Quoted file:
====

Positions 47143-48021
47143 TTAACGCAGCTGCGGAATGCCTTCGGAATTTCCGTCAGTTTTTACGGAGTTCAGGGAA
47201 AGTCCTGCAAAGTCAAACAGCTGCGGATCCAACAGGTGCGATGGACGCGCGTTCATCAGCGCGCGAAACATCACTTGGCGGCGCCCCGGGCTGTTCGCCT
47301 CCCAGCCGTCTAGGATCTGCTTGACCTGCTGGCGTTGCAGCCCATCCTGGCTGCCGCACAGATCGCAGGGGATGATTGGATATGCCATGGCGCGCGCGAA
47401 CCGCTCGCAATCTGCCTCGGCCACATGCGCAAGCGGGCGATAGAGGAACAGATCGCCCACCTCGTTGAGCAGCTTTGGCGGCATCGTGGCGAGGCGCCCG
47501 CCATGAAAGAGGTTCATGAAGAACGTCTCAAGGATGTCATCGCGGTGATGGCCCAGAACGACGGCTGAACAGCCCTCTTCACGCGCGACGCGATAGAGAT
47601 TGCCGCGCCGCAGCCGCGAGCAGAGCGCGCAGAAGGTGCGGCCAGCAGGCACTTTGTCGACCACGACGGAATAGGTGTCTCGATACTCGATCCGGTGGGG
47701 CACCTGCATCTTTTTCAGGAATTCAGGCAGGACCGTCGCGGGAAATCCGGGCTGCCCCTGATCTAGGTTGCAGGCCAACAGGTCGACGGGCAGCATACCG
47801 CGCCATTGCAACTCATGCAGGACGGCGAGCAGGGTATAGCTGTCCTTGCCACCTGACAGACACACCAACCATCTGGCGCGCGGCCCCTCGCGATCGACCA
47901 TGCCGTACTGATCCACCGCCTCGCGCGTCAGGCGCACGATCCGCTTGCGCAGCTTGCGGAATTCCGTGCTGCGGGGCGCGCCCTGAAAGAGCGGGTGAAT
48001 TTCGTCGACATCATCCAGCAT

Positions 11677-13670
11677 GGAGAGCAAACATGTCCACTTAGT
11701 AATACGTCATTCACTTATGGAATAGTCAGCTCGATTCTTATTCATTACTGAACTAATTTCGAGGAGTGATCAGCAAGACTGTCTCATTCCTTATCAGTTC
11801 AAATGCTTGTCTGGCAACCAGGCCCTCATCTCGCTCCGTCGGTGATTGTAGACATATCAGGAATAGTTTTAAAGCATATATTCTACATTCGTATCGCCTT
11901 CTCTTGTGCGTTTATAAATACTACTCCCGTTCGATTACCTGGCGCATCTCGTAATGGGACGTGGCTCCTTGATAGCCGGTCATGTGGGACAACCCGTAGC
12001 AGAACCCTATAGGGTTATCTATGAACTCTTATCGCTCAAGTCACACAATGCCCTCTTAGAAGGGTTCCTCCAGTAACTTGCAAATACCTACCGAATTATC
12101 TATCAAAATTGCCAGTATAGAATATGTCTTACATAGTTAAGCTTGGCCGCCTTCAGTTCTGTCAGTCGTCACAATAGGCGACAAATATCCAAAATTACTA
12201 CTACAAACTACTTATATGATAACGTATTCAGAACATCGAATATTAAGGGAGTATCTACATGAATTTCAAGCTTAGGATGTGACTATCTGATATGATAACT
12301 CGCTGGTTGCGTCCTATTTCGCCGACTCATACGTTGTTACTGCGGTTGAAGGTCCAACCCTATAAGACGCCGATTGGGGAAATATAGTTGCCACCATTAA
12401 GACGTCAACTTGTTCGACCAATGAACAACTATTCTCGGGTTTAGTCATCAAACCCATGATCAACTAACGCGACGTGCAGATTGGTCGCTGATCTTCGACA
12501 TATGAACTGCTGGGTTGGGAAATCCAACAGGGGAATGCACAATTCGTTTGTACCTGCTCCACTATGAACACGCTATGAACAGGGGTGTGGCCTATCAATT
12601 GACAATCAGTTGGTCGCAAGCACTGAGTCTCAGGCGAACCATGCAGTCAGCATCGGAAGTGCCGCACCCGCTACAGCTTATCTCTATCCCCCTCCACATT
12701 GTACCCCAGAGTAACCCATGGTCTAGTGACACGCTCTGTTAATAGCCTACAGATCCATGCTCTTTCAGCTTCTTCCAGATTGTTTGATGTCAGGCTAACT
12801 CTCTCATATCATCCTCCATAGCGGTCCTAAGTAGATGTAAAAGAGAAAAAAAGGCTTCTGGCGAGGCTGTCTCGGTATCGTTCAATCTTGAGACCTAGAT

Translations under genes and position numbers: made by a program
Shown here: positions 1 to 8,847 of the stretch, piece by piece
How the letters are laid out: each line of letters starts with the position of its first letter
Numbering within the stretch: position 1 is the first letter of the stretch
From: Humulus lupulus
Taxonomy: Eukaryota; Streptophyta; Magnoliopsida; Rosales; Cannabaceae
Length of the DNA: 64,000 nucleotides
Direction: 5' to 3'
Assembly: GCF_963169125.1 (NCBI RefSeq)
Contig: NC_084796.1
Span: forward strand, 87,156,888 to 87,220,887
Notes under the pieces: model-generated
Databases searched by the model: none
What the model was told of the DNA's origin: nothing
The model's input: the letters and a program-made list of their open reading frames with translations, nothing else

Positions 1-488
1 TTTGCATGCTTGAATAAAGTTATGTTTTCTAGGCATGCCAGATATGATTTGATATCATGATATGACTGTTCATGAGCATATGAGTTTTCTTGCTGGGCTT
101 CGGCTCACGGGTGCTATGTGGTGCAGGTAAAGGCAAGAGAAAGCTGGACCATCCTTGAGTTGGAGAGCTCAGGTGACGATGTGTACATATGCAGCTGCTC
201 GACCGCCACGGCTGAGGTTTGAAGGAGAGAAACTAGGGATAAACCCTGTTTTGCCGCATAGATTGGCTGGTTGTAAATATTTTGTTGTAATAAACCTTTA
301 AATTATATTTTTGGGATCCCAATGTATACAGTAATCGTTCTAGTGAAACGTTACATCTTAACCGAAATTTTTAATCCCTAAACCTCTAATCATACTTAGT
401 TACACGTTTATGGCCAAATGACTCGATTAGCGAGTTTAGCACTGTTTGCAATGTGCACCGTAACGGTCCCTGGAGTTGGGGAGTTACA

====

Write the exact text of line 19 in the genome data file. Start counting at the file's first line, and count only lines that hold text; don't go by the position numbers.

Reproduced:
12201 CTACAAACTACTTATATGATAACGTATTCAGAACATCGAATATTAAGGGAGTATCTACATGAATTTCAAGCTTAGGATGTGACTATCTGATATGATAACT